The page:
Abuja — President Goodluck Jonathan, yesterday, paid tribute to anti-Apartheid icon, Dr. Nelson Mandela who died last Thursday, saying Nigerian politicians could not be compared with him as they threaten, boast and play little gods.
He said such Nigerian politicians are tiny men and it is antithetical to good character of leadership
He stated this at a memorial service in honour of the late leader of South Africa, at Aso Rock Chapel in Abuja.
He said Mandela was filled with humility, forgiving spirit and the ability to unite people, which he said sharply contrasted with the utterances of some Nigerian politicians who speak "as if Nigeria is their bedroom" from where they make proclamation and intimidate others.
The President said: "When I listen to some politicians older than me, I come to the conclusion that it is truly difficult for a camel to pass through the eyes of a needle than for a politician to achieve greatness.
"The great names we hear today in Nigeria are not enough" as the same names played repressive roles and ruled repressively during their days as rulers in this country."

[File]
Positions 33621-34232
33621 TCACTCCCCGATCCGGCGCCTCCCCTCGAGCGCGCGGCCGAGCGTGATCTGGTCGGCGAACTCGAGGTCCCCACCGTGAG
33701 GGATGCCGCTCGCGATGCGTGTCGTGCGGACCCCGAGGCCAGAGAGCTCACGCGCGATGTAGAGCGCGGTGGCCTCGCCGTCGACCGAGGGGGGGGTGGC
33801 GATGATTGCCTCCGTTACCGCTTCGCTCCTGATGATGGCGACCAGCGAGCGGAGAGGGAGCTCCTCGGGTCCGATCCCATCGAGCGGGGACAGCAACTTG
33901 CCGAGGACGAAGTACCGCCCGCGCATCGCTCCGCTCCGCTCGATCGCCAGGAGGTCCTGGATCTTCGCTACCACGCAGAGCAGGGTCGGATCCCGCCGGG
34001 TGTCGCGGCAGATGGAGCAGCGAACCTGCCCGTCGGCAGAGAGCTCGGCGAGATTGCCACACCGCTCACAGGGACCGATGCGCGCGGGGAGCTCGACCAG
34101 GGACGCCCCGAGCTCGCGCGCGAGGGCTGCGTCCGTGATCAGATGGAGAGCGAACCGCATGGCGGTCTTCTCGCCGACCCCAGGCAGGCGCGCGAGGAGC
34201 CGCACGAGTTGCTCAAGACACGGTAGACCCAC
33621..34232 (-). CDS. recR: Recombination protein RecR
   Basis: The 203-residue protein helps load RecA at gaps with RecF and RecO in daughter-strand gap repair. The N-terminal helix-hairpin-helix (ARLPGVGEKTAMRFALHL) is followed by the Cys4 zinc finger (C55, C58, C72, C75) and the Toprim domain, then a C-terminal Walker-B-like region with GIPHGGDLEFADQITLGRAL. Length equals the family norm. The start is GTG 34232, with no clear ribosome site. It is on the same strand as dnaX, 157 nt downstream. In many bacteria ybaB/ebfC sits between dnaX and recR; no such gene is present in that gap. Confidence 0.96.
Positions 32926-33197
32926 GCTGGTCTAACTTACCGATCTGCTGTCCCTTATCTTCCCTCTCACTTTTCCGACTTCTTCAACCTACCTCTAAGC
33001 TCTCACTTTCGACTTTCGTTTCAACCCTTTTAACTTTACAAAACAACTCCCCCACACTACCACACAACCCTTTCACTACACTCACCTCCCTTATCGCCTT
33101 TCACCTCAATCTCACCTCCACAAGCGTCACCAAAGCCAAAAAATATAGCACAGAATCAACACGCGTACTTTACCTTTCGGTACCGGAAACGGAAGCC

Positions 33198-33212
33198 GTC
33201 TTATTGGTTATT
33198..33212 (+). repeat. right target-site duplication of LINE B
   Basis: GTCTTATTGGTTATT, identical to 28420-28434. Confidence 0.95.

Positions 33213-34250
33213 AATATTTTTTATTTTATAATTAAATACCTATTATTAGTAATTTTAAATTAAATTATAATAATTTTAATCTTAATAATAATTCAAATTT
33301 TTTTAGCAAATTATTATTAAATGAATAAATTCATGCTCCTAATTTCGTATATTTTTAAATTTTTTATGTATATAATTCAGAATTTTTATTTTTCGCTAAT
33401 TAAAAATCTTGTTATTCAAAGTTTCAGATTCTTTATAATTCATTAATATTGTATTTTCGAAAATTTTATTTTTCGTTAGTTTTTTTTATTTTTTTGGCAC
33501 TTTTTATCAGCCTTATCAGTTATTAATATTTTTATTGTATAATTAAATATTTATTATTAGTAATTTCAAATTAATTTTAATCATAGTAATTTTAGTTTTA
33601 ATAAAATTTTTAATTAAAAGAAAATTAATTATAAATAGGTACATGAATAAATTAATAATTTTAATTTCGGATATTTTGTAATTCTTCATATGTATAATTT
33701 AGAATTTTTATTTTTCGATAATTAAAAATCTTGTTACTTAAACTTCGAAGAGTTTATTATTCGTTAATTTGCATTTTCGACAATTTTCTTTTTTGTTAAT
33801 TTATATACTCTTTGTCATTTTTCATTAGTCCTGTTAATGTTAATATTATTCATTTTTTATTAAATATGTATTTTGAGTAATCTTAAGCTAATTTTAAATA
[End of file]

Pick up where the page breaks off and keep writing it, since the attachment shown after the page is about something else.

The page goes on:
While extolling Mandela's selfless service to his country and people, President Jonathan noted that it was ironic that all those who fought him and called him terrorists were now singing his praises
He said: "Anybody that will make changes should not expect praises. They will call you names but the end matters much."
Senate President, David Mark, in his tribute enjoined Africans to fight for economic independence and democracy as the struggle is still ongoing.
He noted that Mandela lived and died for Africa, adding that if the campaign for a United Africa had been championed by Mandela instead of the late Libyan leader, Muammar Gaddafi, it would have succeeded.
The South African High Commissioner to Nigeria, Ambassador Louis Mnguni, said Mandela was indeed selfless, adding that even though he could have made money for himself as a lawyer, he chose to remain and die a combatant.
Mnguni also appreciated Nigeria for all the support it has always rendered, stating that "despite its own numerous challenges, Nigeria has not taken its eyes off South Africa."
In his tribute, Catholic Bishop of Sokoto, Matthew Kukah, who was amongst the six people that paid tribute at the ceremony, emphasised the need to remember those who fought with Mandela.
He noted that the unsung heroes of the apartheid struggle should be celebrated with much emphasis on reducing persisting institutional injustices.